With Hillary Clinton well on her way to winning California, many are questioning the importance of their vote.
But a local mayor knows all too well how just one or two votes can make all the difference.
“When people say ‘oh my vote doesn’t count’ I immediately use myself as an example.”
Shelly Higginbotham has been the mayor of Pismo Beach for six years. However, in 2014, she beat out challenger Kevin Kreowski by the slimmest of margins, just two votes.
“It’s so important that you use that right to vote,” she says. “There are so many countries that strive and struggle for that right, and we make it so easy.”
Pointing out many of the decision that truly affect your day to day life will be made by those at your local city hall, not far away in Washington.
“Local government is where you can have the most impact, not only as an elected official, but as a resident, because you can pick up your phone and you can reach that elected official and let them know what your needs are.”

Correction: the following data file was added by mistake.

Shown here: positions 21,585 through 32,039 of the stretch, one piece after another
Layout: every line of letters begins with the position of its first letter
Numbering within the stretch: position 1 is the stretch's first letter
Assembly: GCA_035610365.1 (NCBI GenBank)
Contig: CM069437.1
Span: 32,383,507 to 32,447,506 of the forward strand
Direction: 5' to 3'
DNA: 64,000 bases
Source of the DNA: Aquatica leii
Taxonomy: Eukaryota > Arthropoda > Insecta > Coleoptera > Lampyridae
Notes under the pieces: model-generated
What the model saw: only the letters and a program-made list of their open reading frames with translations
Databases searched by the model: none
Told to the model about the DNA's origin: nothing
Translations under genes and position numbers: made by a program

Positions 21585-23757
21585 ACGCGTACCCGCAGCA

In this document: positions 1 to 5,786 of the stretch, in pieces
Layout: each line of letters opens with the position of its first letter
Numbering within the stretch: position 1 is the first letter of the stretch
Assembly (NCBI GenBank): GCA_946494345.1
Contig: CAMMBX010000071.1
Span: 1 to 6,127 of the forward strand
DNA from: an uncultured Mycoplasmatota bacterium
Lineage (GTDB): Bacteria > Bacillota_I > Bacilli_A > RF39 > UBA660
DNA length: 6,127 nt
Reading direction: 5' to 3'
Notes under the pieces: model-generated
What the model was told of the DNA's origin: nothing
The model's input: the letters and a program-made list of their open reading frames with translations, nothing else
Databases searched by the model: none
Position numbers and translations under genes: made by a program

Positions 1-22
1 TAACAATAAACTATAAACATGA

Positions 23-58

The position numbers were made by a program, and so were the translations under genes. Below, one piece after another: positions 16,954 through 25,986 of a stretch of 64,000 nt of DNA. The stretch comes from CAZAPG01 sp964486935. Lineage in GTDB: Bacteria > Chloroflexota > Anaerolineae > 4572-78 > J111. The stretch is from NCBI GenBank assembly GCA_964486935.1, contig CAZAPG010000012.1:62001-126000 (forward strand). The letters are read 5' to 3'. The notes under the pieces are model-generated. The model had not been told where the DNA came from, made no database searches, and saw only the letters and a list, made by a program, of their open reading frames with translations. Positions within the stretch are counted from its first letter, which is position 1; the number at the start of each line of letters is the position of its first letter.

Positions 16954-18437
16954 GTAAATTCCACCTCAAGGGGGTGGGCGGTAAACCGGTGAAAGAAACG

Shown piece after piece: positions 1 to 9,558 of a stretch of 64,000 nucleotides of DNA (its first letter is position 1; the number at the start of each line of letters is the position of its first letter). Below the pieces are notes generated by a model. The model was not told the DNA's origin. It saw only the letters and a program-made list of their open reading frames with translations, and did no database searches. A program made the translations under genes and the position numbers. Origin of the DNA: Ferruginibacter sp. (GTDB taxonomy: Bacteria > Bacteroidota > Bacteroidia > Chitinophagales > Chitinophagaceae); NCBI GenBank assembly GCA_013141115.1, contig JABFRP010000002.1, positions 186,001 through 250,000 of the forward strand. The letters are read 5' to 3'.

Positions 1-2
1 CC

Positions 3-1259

This includes where your water comes from, how safe the streets are, and how to spend local tax dollars. All decisions made by city councils, mayors, and supervisors.
Even outside of Central California and on a grander scale, razor-thin victories are not uncommon. In the 2008 senate race in Minnesota, Al Franken beat out Norm Coleman by less than 400 votes, out of the 2.4 million votes cast.
Proving when you visit the ballot box on November 8, you re picking so much more than just our next president.
“I really encourage people to never forget that every vote truly counts, and I am a living example.”